More details surface on Google's alleged GDrive

Google's GDrive might actually exist. That's at least what new rumors surrounding the storage service suggest.

Over the past few weeks, numerous reports have surfaced suggesting that the mythical Google GDrive, an online storage service developed by the online giant, might be a reality even though the company has kept its alleged existence under wraps.

Blogger Brian Ussery has uncovered an interesting hint that the GDrive might actually exist. The Google Pack software bundle, which is for Windows users who want to use software from Google and its partners, includes a small piece of code apparently containing the GDrive's product category and description.

Here is what one blogger discovered. Google

"Online file backup and storage...GDrive provides reliable storage for all of your files, including photos, music and document," the description reads. "GDrive allows you to access your files from anywhere, anytime, and from any device - be it from your desktop, Web browser or cellular phone."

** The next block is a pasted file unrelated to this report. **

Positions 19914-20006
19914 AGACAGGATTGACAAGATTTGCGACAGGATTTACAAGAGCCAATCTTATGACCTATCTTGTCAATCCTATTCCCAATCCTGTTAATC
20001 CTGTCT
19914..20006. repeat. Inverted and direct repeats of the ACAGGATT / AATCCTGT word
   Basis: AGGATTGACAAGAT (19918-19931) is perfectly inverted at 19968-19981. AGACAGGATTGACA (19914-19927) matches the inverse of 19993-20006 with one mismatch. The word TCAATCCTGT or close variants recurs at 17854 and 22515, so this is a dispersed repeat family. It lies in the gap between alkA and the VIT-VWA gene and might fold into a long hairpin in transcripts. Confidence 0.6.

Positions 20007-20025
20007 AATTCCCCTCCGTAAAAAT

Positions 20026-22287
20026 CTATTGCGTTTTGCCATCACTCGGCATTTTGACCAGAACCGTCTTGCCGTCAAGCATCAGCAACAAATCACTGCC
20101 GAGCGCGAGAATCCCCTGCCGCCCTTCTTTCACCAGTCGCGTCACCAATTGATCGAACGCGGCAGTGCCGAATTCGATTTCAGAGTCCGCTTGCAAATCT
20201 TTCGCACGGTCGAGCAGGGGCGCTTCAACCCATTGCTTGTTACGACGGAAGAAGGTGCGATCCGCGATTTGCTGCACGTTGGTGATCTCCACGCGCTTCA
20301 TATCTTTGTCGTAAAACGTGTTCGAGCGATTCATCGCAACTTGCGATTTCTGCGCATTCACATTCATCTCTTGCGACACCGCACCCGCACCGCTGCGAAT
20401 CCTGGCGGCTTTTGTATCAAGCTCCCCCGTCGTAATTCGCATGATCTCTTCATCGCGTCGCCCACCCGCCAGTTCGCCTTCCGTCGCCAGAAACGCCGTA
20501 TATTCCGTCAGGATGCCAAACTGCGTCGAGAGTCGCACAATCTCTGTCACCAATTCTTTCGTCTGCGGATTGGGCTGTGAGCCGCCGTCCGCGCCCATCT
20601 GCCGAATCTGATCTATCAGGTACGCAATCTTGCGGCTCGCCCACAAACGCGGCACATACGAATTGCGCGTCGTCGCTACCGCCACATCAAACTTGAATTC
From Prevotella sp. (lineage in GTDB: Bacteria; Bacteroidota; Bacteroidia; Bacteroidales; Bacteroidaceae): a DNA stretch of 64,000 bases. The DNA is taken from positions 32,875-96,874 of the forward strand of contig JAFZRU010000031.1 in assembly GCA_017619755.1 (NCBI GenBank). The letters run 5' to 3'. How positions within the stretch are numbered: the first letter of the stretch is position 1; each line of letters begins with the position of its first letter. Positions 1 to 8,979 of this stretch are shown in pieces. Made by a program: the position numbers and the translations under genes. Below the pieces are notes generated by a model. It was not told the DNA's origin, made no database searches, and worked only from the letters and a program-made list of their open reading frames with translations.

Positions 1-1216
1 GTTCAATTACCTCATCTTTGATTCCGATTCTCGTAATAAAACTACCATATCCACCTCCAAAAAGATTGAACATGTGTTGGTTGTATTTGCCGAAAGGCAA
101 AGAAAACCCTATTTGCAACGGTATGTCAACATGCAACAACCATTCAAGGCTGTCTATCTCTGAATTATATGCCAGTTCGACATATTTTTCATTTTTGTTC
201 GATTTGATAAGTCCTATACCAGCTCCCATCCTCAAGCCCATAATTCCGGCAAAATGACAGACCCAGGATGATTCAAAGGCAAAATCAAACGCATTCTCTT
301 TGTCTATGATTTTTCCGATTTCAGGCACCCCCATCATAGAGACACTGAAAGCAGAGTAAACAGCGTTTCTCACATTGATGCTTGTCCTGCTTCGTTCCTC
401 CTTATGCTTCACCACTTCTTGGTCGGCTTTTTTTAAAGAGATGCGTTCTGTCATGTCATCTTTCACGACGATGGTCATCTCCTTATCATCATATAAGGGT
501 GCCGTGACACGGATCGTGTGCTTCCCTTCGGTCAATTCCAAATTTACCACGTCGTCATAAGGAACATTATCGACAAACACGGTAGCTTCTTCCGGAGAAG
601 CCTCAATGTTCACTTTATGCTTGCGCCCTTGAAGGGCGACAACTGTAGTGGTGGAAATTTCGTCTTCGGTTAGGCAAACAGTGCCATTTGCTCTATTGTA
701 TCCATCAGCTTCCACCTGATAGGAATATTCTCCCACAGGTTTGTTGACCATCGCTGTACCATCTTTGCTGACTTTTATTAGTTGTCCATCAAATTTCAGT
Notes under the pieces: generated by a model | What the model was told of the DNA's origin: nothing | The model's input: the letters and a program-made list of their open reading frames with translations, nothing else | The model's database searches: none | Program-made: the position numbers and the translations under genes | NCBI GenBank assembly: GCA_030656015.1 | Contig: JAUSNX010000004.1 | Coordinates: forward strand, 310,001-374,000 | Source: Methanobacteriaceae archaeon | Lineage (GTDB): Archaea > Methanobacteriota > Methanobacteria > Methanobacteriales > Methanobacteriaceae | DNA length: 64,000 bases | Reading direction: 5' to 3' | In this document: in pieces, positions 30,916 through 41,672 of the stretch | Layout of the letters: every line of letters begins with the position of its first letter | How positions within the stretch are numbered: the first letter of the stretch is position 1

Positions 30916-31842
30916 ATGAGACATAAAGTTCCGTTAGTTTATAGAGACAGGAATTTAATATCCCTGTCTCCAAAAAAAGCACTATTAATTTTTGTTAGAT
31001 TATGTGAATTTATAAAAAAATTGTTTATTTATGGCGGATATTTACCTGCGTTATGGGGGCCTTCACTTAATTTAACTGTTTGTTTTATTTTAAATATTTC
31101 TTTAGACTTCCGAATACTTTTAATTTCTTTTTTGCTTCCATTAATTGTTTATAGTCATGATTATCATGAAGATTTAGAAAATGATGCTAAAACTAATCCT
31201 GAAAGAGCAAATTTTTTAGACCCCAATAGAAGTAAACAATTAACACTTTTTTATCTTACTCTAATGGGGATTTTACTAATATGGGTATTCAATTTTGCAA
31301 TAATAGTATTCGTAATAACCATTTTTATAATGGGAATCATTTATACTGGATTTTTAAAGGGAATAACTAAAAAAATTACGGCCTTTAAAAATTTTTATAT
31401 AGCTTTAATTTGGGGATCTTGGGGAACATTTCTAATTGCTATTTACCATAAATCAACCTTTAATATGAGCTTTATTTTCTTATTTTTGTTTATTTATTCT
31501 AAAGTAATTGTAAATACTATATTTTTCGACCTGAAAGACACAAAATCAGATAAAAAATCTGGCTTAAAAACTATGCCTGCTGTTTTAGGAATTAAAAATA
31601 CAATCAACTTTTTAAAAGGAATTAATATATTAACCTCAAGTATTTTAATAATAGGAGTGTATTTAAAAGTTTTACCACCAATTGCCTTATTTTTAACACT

The description may be the most reliable indicator thus far that Google will be unveiling a product called the GDrive in the future. Prior to this discovery, rumors were swirling that a "Google Web Drive" was coming after a "Move to Collection" command for handling folders was found in the new Picasa for Mac beta version. Google confirmed that the option was included in the release, but it removed it a day later in an update.

Meanwhile, a Blogoscoped post last week reported that the blog had found an online document mentioning a "Google Web Drive." Once the report surfaced, the document was apparently deleted.

So far, Google has yet to confirm the existence of the GDrive or Google Web Drive. But as more indicators crop up, it's only a matter of time before the company needs to say something about the rumored storage service. Until then, look for more details to emerge, whether Google wants them to or not.

About the author

Don Reisinger is a technology columnist who has covered everything from HDTVs to computers to Flowbee Haircut Systems. Besides his work with CNET, Don's work has been featured in a variety of other publications including PC World and a host of Ziff-Davis publications.

 

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